In an interview with the New York Times, Warren Buffet gave credence to a proposition routinely denied by the mainstream media: “There’s class warfare, all right, but it’s my class, the rich class, that’s making war, and we’re winning.” That governments are elected all over the Global North which so consistently flout the interests of the majority of working people in favour of further tax cuts for billionaires like Buffet can strain rational understanding, as can the growth in popular support for far-Right political options. Journalist Ritt Goldstein asked psychologist Daniel Burston to shed light on that paradox. His response: the far-Right capitalizes on the rage of a declining middle-class by offering “simplistic answers for exceedingly complex problems, and (developing) effective rhetorical strategies to motivate people to vote against their own long-term interests”; it appeals to “people’s sense of betrayal and victimization,” while avoiding “the real social and economic processes that left them vulnerable.”
Misdirected anger is fuelling the far-Right resurgence in the U.S., with the advent of the (elite-funded) Tea Party, and in Europe, where anti-immigration and anti-Islam parties appear to be the greatest beneficiaries of middle and working class frustration with neoliberal politics, conjuring up shades of that continent’s fascist past.
Of course, however disquieting the eruption of atavistic xenophobia and the successful marshalling of popular rage in shifting the centre of political gravity further rightward, we should not let it eclipse the bursts of resistance to the unrestrained rule of the market and its concomitant policies of deregulation and privatization.
Recent months have witnessed a number of mobilizations in Europe challenging the ongoing assault on social benefits. Most spectacular were the protests in Greece against austerity measures, the two months of demonstrations in France against raising the retirement age, the mass protests by London students against tuition fee hikes, and those in Dublin against the pension levy on public sector workers which brought more than 100,000 people into the streets.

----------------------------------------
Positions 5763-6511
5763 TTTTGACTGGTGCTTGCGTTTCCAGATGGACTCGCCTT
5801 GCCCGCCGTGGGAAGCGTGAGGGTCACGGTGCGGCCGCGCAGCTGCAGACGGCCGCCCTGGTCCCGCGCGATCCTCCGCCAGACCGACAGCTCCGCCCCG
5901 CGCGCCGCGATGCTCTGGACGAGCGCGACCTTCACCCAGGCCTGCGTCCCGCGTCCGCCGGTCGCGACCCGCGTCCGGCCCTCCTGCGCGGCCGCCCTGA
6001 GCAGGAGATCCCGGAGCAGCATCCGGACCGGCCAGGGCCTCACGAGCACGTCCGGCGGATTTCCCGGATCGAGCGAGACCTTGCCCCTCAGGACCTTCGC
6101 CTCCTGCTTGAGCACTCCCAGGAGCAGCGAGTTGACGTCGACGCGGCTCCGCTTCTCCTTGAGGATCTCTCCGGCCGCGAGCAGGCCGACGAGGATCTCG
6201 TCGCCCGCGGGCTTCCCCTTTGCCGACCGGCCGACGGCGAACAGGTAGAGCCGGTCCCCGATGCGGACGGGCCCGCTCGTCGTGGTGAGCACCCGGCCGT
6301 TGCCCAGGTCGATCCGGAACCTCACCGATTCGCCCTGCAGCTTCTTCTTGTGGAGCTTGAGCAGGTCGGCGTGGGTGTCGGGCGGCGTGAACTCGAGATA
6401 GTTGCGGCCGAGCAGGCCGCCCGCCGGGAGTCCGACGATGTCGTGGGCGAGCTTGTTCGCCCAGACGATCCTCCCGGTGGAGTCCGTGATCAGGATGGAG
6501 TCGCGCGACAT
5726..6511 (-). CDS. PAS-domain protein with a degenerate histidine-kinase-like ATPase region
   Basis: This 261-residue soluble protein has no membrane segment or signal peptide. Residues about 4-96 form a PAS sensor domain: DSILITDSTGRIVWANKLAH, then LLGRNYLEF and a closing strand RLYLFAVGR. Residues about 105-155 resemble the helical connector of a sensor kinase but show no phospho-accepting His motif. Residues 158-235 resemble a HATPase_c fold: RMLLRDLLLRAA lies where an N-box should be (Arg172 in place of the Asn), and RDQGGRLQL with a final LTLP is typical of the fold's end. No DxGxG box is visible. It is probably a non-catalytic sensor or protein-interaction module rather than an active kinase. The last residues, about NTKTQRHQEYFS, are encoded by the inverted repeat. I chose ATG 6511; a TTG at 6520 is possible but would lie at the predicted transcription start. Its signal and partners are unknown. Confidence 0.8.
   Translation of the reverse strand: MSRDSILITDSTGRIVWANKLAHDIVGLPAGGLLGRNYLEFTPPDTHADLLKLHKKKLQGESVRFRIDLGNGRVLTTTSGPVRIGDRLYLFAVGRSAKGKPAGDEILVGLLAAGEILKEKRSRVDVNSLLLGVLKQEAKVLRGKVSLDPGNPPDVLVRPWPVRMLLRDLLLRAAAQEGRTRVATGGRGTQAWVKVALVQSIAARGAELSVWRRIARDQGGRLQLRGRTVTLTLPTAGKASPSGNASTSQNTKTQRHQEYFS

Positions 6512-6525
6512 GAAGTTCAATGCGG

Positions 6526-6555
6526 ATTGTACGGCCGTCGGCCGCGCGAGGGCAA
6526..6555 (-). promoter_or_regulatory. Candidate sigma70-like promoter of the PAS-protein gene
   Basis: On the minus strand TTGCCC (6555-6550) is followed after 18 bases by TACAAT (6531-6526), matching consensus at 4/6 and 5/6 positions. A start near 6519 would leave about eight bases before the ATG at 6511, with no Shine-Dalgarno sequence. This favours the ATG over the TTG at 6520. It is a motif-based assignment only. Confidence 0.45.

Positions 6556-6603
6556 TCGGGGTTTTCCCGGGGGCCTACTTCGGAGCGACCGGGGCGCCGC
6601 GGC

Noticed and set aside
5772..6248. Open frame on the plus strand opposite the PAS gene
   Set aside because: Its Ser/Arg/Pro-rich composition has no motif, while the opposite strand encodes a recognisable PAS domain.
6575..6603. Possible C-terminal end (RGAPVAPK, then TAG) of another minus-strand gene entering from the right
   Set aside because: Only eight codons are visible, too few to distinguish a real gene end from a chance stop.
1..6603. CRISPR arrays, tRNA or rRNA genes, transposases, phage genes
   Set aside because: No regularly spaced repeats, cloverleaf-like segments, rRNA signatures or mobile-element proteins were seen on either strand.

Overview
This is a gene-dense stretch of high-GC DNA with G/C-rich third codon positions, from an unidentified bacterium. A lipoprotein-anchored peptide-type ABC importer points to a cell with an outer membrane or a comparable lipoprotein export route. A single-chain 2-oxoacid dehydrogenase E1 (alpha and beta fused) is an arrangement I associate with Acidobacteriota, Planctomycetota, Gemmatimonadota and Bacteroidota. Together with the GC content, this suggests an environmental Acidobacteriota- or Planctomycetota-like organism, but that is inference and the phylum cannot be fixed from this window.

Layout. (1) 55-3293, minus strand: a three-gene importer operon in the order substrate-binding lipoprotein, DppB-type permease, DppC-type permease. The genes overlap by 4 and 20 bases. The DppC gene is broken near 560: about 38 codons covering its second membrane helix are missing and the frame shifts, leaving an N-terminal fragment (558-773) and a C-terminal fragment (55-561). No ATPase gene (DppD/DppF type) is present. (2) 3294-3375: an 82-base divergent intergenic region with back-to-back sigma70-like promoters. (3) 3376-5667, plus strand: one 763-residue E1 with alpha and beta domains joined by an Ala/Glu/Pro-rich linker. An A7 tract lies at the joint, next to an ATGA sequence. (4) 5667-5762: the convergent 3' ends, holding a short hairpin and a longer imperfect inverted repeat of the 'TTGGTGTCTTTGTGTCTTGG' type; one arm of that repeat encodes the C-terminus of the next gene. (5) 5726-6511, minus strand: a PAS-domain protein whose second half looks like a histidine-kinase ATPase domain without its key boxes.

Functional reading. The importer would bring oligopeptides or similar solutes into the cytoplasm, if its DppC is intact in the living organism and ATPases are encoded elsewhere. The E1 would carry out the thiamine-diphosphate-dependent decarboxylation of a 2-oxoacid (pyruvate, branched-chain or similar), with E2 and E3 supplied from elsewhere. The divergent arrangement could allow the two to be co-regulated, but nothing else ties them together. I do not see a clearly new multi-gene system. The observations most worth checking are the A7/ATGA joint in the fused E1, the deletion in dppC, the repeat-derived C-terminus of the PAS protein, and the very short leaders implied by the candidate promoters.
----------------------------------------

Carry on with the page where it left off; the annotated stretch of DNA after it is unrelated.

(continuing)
These types of mobilization tend to be short-lived, however. Meanwhile, the social democratic parties that might have been expected to serve as a check on the free rein of the Right have increasingly become neoliberalism’s willing allies. It appears that no matter how irrational, oppressive and inequitable the system becomes, the left-of-centre parties refrain from opposing it, seeking instead to position themselves as more capable managers of capitalist economies.
The problem is that in contrast with the postwar period, today’s capitalist economy cannot offer the class compromises that underpinned the welfare state. To finance the bailouts of big capital in this economic crisis, the state has no choice but to slash public goods like pensions, education, and health care. All so bankers can once again revel in record profits. Little wonder working people feel betrayed and disillusioned with politics.
How can political organizing prove effective in the current unpropitious context? How can dissenters wage a war of ideas against the dominant mythologies of the free market and the clash of civilizations? What potential vehicles exist or can be forged for mass political resistance? How can those social movements that continue to struggle for social justice and environmental defence hope to have a concrete impact on state policies? These are questions which require an infusion of creative thinking on the Left, as we soldier on in the war of position. Undoubtedly, we need to use the tools that are available to us to greater effect: organizing and educating in our own backyards schools, universities, offices; door-to-door campaigning, which creates personal connections that can draw people into politics; taking advantage of various forms of social media. And we should also be learning and adapting some lessons from Latin America (Bolivia’s MAS, for example), where dissent not only continues to thrive but even scores victories.
This article appeared in the January/February 2011 issue of Canadian Dimension (Canadian mining companies invade the global south).